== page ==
Energy Management Strategies

With Graded Exercise Therapy now removed, ME/CFS patients are now advised: “not to use more energy than they perceive they have − they should manage their daily activity and not ‘push through’ their symptoms (and they should be encouraged) to rest and convalesce as needed” (1.3.1, Page 14). This seems like sound advice but there is a section on Incorporating Physical Activity and Exercise (Pages 30-32) which would need to be approached in a very careful and well-managed way by specially trained professionals who have a deep understanding of the nature of ME/CFS.

Symptom Management

Section 1.12 of the guideline covers symptom management and includes information on topics such as Rest and Sleep (Pages 33-34), Physical Functioning and Mobility (Pages 34-35), Orthostatic Intolerance (Page 36), Pain (Pages 36-37), Medicines (Page 37), Dietary Management and Strategies (Page 38) and CBT (Pages 39-41). I was interested to read “that people with ME/CFS may be at risk of vitamin D deficiency, especially those who are housebound or bedbound.” (1.12.23, Page 38) This makes sense and is something I now plan to look in to!

Named Contact

Patients should be given a named contact “in their primary care and/or ME/CFS specialist team to coordinate their care and support plan, help them access services and support them during periods of relapse.” (1.10.3, Page 17) This will be a really useful recourse but I wonder how it will be implemented for people who already have a diagnosis of ME/CFS and are currently not in regular contact with a healthcare provider about their illness?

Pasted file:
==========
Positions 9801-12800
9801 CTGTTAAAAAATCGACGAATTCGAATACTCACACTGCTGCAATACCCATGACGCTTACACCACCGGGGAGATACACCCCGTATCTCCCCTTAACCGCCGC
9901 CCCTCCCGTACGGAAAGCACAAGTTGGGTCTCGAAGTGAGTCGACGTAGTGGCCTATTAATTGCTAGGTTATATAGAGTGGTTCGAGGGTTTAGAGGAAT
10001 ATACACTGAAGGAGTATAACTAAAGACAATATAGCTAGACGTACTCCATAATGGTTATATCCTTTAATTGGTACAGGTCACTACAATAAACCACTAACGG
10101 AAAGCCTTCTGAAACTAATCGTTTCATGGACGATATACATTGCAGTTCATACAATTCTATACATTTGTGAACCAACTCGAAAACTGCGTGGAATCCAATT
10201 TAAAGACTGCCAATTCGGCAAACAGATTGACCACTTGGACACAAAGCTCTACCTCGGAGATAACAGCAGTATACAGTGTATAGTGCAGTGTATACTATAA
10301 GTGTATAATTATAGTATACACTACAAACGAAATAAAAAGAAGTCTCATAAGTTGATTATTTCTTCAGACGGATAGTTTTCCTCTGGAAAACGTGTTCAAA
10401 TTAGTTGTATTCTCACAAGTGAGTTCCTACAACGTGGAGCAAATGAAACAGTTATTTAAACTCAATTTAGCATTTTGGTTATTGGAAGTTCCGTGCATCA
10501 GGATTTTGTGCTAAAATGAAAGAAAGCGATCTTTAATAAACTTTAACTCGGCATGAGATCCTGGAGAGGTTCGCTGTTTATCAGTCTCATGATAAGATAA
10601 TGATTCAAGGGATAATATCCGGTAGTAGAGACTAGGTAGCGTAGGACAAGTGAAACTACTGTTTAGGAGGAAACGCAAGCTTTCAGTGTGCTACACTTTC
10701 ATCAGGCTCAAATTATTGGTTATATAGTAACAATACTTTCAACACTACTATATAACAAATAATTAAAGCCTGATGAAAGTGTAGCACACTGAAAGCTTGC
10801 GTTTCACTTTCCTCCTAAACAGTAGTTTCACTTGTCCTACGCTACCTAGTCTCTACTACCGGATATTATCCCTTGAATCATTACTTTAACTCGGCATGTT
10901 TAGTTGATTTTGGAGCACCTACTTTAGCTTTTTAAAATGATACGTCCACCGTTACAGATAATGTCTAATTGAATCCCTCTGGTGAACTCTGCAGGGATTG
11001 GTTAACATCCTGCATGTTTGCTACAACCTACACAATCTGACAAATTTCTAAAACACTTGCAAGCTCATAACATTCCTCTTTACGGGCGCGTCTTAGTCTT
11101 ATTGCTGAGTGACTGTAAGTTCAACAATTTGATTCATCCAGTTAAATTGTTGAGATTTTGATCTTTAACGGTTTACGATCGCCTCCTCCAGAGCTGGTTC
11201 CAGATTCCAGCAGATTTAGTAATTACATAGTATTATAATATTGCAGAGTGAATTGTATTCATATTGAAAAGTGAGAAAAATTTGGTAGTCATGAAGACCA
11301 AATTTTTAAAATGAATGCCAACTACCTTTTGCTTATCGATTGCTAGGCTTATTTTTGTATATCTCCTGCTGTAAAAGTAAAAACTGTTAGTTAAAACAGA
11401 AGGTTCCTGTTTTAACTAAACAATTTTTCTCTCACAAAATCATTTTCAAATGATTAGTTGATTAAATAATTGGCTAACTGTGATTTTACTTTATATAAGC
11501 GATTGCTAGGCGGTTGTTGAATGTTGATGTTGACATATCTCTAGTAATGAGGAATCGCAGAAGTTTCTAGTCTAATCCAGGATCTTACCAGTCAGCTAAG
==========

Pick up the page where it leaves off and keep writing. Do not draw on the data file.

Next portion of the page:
Adults should be offered a review at least once a year


Regular Monitoring and Review

The updated guideline advocates that patients require “regular monitoring and review”. Adults should be offered a review at least once a year (1.15.1, Page 44) and children at least every six months (1.15.2, Page 66). The review should include information on how the patient is feeling, whether they have any new symptoms, how they are managing their energy, who helps them, how they are coping in terms of their psychological, emotional and social wellbeing and any challenges that lie ahead. It is not clear whether the patient needs to arrange such a review, or whether they would be invited, but I certainly feel a regular review would be beneficial; especially as the symptoms of ME/CFS can fluctuate and change over time.

Access To Care and Support

The updated guideline acknowledges that consideration needs to be made in relation to the “timing, length and frequency of all appointments” (1.8.1, page 22), as well as thinking about the physical accessibility (parking, travel, the distance to the appointment room) and any sensitivities the patient may have (for example to light, sound, temperatures or smells etc). It is positive to see that providers should offer care “flexibly to the person’s needs, such as by online or phone consultations or making home visits.” (1.8.1, Page 23) This is very welcome news because it offers ME/CFS patients different options, depending on their individual symptoms and circumstances. There is also a section around Hospital Care (1.8.4, Page 23) which could perhaps be expanded upon as it seems rather short? The guideline also states that information should be provided “in a variety of formats, such as written materials, electronic and audio, and suitable for their needs (for example, in their preferred language or an accessible version) both in person in clinical settings and for them to use at home” (1.6.1, Page 18) which is also helpful, taking into account the different needs of individual patients.